JOAB BEN JEREMIAH (d. 1810), Hungarian rabbi. Joab's father went to Hungary from Oswiecim (Auschwitz), Poland, and was av bet din and head of a yeshivah in Mattersdorf, one of the "seven Hungarian communities," and later in Santov (Abaujszanto). Through the efforts of Aaron Chorin, a former pupil of his father's yeshivah who then lived in Nemetkeresztur-Deutschkreutz, Joab was appointed rabbi of that community; he was subsequently appointed rabbi of Hunsdorf (Huncovce-Hunfalu) and, on the death of his father in 1806, was appointed his successor in Santov. He was one of the outstanding talmudists of his time and was eulogized as a great scholar and saint by Moses Sofer. Well-known is his work Moda'ah Zuta, a commentary on the work Moda'ah ve-Ones, which he published together with his father. His other works are Sha'arei Binah, on the Sha'arei Shevu'ot of Isaac ben Reuben *al-Bargeloni; Ḥen Tov ve-Zeved Tov (Zolkiew, 1806), on chapter 17 of the Shulḥan Arukh Even ha-Ezer; and Imrei No'am.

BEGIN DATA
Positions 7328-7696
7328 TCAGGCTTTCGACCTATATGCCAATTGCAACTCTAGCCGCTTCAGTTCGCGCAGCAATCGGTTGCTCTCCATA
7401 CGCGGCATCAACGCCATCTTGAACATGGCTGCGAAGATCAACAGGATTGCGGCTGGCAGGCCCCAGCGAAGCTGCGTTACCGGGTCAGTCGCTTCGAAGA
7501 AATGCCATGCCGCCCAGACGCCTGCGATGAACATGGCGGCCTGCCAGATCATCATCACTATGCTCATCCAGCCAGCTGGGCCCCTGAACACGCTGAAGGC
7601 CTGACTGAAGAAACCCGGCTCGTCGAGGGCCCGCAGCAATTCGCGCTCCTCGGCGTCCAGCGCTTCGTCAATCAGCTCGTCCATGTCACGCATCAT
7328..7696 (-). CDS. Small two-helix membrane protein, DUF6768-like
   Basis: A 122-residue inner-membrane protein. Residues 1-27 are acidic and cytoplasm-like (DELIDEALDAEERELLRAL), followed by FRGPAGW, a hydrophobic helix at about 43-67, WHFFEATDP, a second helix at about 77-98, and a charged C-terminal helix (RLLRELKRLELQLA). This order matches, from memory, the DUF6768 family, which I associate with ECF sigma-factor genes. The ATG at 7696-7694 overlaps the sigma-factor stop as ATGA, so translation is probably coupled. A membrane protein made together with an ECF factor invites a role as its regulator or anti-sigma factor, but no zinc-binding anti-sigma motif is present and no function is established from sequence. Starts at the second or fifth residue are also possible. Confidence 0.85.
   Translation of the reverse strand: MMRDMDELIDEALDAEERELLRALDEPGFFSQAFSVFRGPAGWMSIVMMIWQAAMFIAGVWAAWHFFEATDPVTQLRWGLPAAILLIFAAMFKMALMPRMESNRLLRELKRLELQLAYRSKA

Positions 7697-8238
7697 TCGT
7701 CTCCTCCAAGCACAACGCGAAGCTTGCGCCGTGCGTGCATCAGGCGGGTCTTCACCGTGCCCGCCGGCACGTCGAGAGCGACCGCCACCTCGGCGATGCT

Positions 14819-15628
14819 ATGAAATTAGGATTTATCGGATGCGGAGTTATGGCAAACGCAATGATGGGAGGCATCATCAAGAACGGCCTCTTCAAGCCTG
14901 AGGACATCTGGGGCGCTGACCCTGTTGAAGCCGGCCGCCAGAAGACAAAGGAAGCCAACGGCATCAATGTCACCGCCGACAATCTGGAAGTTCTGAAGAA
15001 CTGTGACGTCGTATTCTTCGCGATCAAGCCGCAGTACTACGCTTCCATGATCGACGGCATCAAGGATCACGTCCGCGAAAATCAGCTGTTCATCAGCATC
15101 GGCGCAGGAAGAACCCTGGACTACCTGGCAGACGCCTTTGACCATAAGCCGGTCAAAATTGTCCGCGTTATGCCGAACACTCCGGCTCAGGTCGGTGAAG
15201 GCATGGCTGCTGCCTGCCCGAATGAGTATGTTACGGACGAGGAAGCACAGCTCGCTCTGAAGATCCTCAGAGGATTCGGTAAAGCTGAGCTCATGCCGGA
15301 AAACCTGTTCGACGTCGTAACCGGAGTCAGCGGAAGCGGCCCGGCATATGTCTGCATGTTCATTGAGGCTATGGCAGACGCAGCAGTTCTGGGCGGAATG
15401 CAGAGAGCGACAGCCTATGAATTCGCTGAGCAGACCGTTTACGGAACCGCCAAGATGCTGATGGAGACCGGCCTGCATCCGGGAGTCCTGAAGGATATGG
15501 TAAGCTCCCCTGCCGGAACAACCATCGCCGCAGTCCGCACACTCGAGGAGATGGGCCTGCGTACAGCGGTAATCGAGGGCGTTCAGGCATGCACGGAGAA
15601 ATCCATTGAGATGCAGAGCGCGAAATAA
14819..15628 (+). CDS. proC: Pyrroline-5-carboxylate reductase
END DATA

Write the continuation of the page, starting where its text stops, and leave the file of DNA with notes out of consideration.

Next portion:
[Samuel Weingarten-Hakohen]

Source: Encyclopaedia Judaica. © 2008 The Gale Group. All Rights Reserved.